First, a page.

* Frank Hornby lived most of his adult life in Maghull at two houses – The Hollies in Station Road and Quarry Brook in Hall Lane which is now the 6th Form building for Maricourt RC High School. Frank is buried in the graveyard of St. Andrew’s Church.
This fascinating exhibition opens at Kirkby Gallery on Monday 23rd September and runs until 16th November. I blogged about it back in August and here’s a link to that posting:-
As I mentioned in my original piece the Frank Hornby Heritage Center, which is based within Maghull’s Meadows Leisure Centre, has loaned some items to the Hornby/Meccano part of the Made on Merseyside Exhibition. Indeed, this is the first time we have loaned out items to another exhibition.
The preview opening was yesterday evening and I went along to have a look taking my Merseyside Maritime Museum Assistant Curator daughter with me. We were genuinely impressed with what had been done with the Hornby/Meccano items loaned to Knowsley Council and of the wider exhibition which covers a number of historic and more modern day companies operating in Knowsley Borough and across Merseyside. Here’s a few photos of some of the other displays:-
These photos cover less than half of what’s included in the exhibition I might add.
One of its the aims is to teach local school children about the things that were once made locally and in some cases still are so bookings are available for school visits. All in all a great piece of work by Tina Ball of Knowsley Council and her volunteers.
And to close this posting another Binns Road, Liverpool Meccano factory product photo:-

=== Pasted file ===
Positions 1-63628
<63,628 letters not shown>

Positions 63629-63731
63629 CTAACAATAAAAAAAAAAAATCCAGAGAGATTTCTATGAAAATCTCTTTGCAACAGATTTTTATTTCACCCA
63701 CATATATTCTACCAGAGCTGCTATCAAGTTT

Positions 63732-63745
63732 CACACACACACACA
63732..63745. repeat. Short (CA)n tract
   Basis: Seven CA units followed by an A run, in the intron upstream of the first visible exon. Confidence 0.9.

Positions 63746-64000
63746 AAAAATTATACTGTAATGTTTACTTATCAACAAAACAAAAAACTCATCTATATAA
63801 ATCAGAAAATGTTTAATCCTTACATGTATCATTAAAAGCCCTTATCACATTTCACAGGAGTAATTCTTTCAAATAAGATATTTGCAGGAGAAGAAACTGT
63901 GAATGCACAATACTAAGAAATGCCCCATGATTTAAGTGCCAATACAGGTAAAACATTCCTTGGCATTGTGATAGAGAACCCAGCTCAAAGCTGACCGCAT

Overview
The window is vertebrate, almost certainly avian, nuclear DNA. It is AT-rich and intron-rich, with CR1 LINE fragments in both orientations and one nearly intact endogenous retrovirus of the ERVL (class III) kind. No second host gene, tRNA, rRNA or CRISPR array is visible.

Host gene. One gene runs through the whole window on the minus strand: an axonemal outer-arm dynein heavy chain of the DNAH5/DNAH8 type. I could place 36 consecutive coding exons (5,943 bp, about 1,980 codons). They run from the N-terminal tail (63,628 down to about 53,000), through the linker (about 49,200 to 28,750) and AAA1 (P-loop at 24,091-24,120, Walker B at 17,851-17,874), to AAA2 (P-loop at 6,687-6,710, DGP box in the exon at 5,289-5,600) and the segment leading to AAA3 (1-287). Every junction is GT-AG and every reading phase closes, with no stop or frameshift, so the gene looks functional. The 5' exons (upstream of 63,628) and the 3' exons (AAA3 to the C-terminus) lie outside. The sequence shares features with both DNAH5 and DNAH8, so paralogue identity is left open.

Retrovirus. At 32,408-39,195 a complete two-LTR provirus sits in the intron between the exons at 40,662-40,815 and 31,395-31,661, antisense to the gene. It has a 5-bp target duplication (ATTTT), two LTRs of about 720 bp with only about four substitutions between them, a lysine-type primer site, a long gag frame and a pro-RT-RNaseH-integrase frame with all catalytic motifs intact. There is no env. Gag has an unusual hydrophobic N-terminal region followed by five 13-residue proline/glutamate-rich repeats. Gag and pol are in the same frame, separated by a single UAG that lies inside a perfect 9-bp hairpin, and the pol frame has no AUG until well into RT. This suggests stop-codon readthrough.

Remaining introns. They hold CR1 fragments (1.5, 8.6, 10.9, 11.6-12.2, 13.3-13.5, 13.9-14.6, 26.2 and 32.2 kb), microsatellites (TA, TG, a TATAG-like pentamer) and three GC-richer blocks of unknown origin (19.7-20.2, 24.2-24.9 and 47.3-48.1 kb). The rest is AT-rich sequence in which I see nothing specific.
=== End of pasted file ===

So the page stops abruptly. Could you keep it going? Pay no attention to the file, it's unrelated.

Yes, it really is my old Meccano set which I donated to the Frank Hornby Trust a few years back. To find it on display at a public exhibition was a strange feeling when all I wanted to do was get into the case and start making something.
If you can get along to this great local exhibition to learn more about what was ‘Made on Merseyside’ then I hope that, like me, you’ll think it was time well spent.
Please click on the photos to enlarge them
I’m always happy to promote local history events and this looks to be one to check out between the 23rd September and 16th November:-
Poster for Made on Merseyside Exhibition at Kirkby Gallery
Click on the poster to be able to read the text on it.
And here’s a map showing how to access Kirkby Gallery:-
The Frank Hornby Heritage Center, based in Maghull’s Meadows Leisure Center, is pleased to be lending some items to Kirkby Gallery as one part of this exhibition will cover the Binns Road Meccano Factory in Liverpool and its products.
Ever heard of Kirkby Gallery in Knowsley Borough? Well it’s a great exhibition space presently housing an art display – Northern Stone and Peat Smoke by Anthony Ratcliffe. Here’s a couple of photos I took whilst visiting it recently:-
And in case you’re wondering where it is in Kirkby here’s a map:-
I went to the gallery with fellow Frank Hornby Trust trustee Les French as our Frank Hornby Heritage Center exhibition, within Maghull’s Meadows Leisure Center, is likely to be loaning some items to Kirkby Gallery for their up and coming exhibition ‘Made on Merseyside’ which opens in September. I’ll expand more on that exhibition soon…….
Here’s a link to the Gallery and it’s present exhibition ‘Northern Stone and Peat Smoke’:-
I like that this great exhibition space does so much work with school children from Knowsley and beyond.